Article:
The use of RFID technology has been disclosed for effecting the opening of locked items. For example, in U.S. Letters Patent No. 6,957,767 (Aupperle et al.) there is disclosed a mailbox equipped with an RFID reader that is arranged to be powered by a battery or by an electrical line connected to the mailbox. An RFID tag is also provided to continuously transmit a signal which contains an RF identifier. Upon receipt of that signal the RFID reader compares the RF identifier in the signal to an RF identifier assigned to the mailbox. If a match is established, the mailbox is unlocked and access is permitted. The signal transmitted may be encrypted for security. See also, Published United States Patent Application US2005/0156752A1 (Finkenzeller et al.) which discloses as system making use of transponder to send a wireless signal to a device that is arranged to control the opening of a door. That device includes a small battery to power it. When the appropriate signal sent by the transponder is received, the device unlocks the door. While the forgoing lock systems may appear generally suitable for their stated purposes, they require on-board power, e.g., a battery, for the unlocking device to operate, a less than optimal solution.
In order to overcome the above problems and drawbacks of the prior art, a universal locking solution for protecting items from theft or for being a part of a mobile commerce system is needed. The subject invention addresses those needs.
In accordance with one aspect of the invention a universal lock system is provided. That system basically comprises a remote actuating device and a passive lock. The remote actuating device is preferably in the form of a portable member arranged to wirelessly transmit at least one wireless signal (e.g., radio frequency) to the lock. The lock comprises an acuatable trigger mechanism, and a control circuit. The trigger mechanism, when actuated, enables the lock to be opened, and wherein the control circuit is adapted to receive the at least one radio frequency signal from the portable member for electrically powering the control circuit. The control circuit is also arranged to determine if the at least one radio frequency signal is appropriate to unlock the lock, whereupon the control circuit produces a trigger signal. The trigger mechanism is coupled to the control circuit and is responsive to the trigger signal to enable the lock to be unlocked.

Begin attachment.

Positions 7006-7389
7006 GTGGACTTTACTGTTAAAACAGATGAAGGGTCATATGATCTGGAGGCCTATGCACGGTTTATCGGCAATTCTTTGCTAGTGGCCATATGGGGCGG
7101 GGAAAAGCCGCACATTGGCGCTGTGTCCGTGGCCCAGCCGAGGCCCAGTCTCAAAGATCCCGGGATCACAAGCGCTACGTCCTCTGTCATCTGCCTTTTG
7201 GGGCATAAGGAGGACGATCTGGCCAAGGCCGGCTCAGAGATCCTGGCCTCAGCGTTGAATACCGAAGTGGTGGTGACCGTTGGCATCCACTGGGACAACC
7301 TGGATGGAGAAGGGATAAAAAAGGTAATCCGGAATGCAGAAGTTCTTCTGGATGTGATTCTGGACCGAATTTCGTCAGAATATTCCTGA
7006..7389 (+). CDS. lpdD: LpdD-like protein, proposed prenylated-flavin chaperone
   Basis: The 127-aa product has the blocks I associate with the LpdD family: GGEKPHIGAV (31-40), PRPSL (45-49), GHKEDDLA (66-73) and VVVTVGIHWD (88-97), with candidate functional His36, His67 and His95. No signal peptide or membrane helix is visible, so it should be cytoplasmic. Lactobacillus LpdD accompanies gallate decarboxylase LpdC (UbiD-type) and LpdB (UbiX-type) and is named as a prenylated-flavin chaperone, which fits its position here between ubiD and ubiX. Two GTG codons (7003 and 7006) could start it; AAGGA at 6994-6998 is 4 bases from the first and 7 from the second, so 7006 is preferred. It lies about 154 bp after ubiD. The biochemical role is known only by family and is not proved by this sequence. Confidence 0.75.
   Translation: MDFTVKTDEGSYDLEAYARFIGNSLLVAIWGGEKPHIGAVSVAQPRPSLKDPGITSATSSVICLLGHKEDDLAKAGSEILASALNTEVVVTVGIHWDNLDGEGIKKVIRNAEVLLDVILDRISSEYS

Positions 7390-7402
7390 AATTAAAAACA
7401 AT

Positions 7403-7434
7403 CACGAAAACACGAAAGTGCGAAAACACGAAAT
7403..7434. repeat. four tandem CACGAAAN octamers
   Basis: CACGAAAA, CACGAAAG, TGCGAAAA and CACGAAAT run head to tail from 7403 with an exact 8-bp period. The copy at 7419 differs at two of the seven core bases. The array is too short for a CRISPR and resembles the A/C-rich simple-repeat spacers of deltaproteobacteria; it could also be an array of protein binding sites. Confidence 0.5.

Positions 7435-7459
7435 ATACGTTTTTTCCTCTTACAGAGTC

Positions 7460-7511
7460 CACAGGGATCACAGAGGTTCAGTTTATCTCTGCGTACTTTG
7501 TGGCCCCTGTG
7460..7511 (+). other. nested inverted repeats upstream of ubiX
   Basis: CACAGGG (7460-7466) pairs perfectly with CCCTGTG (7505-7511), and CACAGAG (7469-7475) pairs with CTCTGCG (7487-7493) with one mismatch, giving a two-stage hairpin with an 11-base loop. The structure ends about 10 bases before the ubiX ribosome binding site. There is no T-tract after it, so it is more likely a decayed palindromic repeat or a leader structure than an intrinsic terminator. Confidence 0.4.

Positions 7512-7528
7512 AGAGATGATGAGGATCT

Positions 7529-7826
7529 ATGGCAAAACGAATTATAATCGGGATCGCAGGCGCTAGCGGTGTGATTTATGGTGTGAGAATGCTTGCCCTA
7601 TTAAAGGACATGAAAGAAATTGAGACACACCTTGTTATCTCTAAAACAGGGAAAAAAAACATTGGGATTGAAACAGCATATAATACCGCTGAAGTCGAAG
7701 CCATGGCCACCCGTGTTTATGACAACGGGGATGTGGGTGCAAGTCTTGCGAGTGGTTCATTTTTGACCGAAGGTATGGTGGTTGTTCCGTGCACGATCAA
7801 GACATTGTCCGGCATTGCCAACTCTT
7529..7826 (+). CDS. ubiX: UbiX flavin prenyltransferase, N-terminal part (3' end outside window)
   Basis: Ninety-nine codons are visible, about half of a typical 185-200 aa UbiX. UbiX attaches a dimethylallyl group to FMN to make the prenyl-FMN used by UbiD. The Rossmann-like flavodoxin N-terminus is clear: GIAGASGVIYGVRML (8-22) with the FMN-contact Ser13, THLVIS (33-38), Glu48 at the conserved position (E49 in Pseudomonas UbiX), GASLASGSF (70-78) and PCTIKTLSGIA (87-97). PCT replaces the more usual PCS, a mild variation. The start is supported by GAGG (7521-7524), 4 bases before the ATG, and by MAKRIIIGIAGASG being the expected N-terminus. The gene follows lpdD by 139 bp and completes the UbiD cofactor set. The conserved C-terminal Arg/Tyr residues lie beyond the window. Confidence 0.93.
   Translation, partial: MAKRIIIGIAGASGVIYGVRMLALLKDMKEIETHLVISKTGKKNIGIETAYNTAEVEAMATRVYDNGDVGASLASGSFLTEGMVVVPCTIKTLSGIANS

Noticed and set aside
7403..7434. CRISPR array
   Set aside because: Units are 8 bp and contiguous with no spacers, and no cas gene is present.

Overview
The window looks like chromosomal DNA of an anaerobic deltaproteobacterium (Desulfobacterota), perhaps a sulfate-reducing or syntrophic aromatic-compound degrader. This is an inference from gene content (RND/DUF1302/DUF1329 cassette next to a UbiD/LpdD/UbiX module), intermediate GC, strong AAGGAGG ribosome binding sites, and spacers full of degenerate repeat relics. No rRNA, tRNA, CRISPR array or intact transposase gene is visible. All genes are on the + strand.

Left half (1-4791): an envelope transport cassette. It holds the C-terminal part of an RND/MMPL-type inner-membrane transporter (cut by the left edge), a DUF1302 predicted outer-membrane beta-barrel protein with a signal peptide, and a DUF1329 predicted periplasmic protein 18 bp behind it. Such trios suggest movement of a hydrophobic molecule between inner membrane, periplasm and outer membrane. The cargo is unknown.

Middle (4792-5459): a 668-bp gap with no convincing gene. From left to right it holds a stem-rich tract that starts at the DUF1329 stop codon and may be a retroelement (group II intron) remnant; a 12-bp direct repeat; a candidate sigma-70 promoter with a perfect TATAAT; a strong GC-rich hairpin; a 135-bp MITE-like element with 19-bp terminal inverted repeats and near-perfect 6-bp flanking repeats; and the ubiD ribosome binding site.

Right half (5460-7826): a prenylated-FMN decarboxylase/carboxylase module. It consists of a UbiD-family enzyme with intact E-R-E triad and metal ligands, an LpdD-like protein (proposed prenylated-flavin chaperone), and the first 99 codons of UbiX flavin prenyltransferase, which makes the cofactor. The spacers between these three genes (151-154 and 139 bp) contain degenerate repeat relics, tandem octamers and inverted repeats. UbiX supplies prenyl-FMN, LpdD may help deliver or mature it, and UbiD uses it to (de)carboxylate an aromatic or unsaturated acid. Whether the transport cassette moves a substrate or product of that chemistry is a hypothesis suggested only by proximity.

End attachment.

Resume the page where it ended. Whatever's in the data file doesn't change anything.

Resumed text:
In accordance with another aspect of this invention a protection system comprising a lock system and a structure, e.g., a static structure or portable/movable structure, such as a container for holding one or more plural items, to be protected by a lock is provided. The lock system is preferably constructed as set forth above.
In accordance with still another aspect of this invention a method for protecting a structure (e.g., static or portable/movable) by use of a lock system is provided. The method basically entails providing a lock system that is preferably constructed as set forth above and coupling that system to the structure to be protected.
The invention will be described in conjunction with the following drawings in which like reference numerals designate like elements and wherein:
Referring now to the various figures of the drawing wherein like reference characters refer to like parts, there is shown in
The portability of the lock 22 enables it to used anywhere and then readily moved to another location for use thereat. The system 20 is not limited to use to protect items from theft. In this regard as will be appreciated by those skilled in the art from the discussion to follow, the system 20 can be used to form a relatively low cost access control system, since the lock(s) to restrict access to an area need not be built into the structure housing the restricted area. Moreover, the system 20 can also form a portion of a mobile commerce system.
As clearly seen in